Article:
By Marc Lagace
The debate over concussions and head injuries has entered a somewhat unusual sporting realm: the world of curling.
On Oct. 31, Newfoundland skip Brad Gushue was involved in a scary incident at the Grand Slam of Curling Masters event. Stepping back to watch a teammates shot in the fourth end, he slipped and fell flat on his face, unable to even put his hands out in time to break his fall. The spill resulted in a nasty gash above his right eye and required a visit to a nearby hospital. After getting stitched up, Gushue was able to return to finish the game in the seventh end.
Now, by all accounts, this was a particularly freak accident that just happened to occur to one of the world’s top curlers during a televised broadcast. It’s not the first time head injuries and curling have been in the news, but it invariably sparked the question whether curlers and curling’s governing body needs to do more to address the potential for head injuries, and even some going as far as potentially mandating helmets.
I’m of the opinion that, of course, with any sport that takes place on a frozen surface, there’s a heightened risk for injuries. And I don’t see the harm in youth or senior curlers donning headgear, as both skill level and age would factor into the risk factor here.
But for competitive or even casual adult leagues, the idea of mandating helmets is preposterous. In doing research for this column, I did see that there’s an entrepreneur making curling-fashionable headwear with built in protection. That’s a fair compromise, but I’d still pass. Because curling has always been a social sport, like golf, and you wouldn’t wear a helmet playing golf because there’s a chance you might get hit in the head by a club or ball.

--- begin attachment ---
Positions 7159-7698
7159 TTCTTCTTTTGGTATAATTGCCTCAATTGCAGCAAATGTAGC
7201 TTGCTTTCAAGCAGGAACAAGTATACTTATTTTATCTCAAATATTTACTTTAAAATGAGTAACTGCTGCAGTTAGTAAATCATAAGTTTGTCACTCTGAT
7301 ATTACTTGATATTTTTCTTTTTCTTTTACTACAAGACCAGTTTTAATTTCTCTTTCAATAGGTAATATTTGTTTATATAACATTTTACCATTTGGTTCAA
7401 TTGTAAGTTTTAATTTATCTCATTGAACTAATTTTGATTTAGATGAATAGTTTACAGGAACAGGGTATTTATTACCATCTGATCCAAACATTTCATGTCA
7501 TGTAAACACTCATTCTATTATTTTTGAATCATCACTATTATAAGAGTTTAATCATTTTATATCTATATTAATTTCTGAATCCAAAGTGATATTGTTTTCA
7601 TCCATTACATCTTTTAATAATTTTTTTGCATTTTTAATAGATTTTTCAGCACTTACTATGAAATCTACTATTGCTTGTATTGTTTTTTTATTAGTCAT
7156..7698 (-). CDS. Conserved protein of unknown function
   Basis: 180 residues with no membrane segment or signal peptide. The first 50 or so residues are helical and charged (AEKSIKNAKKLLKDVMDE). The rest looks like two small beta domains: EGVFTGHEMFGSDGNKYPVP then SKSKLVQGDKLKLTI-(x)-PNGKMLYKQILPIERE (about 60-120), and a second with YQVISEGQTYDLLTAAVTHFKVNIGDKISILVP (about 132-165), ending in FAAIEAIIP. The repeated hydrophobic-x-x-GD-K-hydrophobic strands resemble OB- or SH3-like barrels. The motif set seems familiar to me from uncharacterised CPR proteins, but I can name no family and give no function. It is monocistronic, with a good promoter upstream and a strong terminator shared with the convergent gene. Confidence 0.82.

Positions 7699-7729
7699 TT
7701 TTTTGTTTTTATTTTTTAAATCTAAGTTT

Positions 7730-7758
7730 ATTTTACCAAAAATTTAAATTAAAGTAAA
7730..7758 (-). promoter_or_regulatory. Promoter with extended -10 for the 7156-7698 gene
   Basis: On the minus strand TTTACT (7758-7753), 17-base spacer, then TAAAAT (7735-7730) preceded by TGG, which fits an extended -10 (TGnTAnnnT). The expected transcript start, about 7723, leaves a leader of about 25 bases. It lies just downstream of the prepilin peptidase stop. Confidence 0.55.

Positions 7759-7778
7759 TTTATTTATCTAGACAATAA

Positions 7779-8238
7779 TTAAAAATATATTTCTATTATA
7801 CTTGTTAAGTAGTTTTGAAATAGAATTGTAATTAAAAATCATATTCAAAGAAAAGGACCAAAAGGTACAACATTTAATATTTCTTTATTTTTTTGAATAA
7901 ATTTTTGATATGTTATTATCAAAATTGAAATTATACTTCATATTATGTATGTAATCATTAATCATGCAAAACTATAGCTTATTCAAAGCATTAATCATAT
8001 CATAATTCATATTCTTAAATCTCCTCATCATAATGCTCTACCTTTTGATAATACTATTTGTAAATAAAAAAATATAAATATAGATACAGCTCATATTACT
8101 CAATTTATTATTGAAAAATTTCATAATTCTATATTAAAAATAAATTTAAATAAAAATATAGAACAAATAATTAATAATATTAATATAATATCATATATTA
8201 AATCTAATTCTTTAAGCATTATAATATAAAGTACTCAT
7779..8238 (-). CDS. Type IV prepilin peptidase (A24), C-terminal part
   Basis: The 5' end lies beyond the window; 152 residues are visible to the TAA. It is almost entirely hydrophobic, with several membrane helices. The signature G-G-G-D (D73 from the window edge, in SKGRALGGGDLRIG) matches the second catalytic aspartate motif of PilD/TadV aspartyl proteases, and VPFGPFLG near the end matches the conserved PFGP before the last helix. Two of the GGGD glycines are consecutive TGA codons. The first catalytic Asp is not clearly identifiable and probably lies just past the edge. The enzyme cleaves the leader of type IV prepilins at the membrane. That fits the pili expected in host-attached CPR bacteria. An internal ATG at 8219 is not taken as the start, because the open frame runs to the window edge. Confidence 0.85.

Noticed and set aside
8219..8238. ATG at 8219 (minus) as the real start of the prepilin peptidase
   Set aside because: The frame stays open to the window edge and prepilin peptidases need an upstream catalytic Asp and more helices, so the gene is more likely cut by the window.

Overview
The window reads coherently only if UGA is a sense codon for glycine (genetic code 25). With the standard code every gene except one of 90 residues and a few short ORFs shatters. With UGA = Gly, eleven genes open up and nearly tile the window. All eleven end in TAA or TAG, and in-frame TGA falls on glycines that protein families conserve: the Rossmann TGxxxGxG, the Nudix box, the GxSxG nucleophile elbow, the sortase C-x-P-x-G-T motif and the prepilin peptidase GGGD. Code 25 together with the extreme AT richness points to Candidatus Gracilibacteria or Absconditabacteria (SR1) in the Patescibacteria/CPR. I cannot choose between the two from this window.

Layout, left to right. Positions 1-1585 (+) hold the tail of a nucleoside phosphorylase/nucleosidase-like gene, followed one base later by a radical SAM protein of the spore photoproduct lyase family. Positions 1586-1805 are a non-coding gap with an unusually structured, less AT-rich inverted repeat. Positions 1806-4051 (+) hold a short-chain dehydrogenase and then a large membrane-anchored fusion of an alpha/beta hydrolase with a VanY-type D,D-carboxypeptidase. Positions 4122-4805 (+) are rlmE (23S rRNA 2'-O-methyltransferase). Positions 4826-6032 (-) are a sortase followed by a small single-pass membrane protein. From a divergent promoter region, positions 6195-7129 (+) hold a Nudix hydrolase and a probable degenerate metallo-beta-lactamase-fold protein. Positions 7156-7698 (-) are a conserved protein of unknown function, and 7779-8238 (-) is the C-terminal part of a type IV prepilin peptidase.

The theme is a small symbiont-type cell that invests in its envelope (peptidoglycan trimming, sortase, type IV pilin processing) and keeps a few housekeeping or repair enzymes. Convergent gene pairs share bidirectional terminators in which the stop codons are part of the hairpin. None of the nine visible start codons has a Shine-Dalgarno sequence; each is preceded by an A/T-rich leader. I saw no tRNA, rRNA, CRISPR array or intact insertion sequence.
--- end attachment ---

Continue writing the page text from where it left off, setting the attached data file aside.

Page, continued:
First off, it’s not a high-impact sport like hockey, where watching archival footage of helmet-less players makes you cringe. Instead, you can watch Orest Meleschuk make shots with a cigarette hanging off his lip as his rink won the 1972 world championship final. It’s in a different category of competition, is all I’m trying to saying.
When I played as a kid, half the fun would be kick sliding down the rink. These days, the growing popular method for sweepers is to wear two grippers and walk down the rink. This is undoubtedly a smarter method, and makes the game safer. The only time when you really need to slide is when you’re making a shot, so it makes sense to remove the risk wherever else.
Gushue’s injury resulted in concussion-like symptoms that put him out of commission for a week as a precautionary measure. He’s since told the media that he suspects the fall was caused by frost buildup on his gripper. That tells me the lesson here isn’t that headgear should be mandatory to keep curlers safe, but instead, check your grippers and footwear regularly throughout the game to make sure you’re safe. There’s plenty of downtime to do so, so no excuses.
In summation, you’re probably more likely to slip and fall on an icy sidewalk than during a match, so to all the curlers play safe and have fun.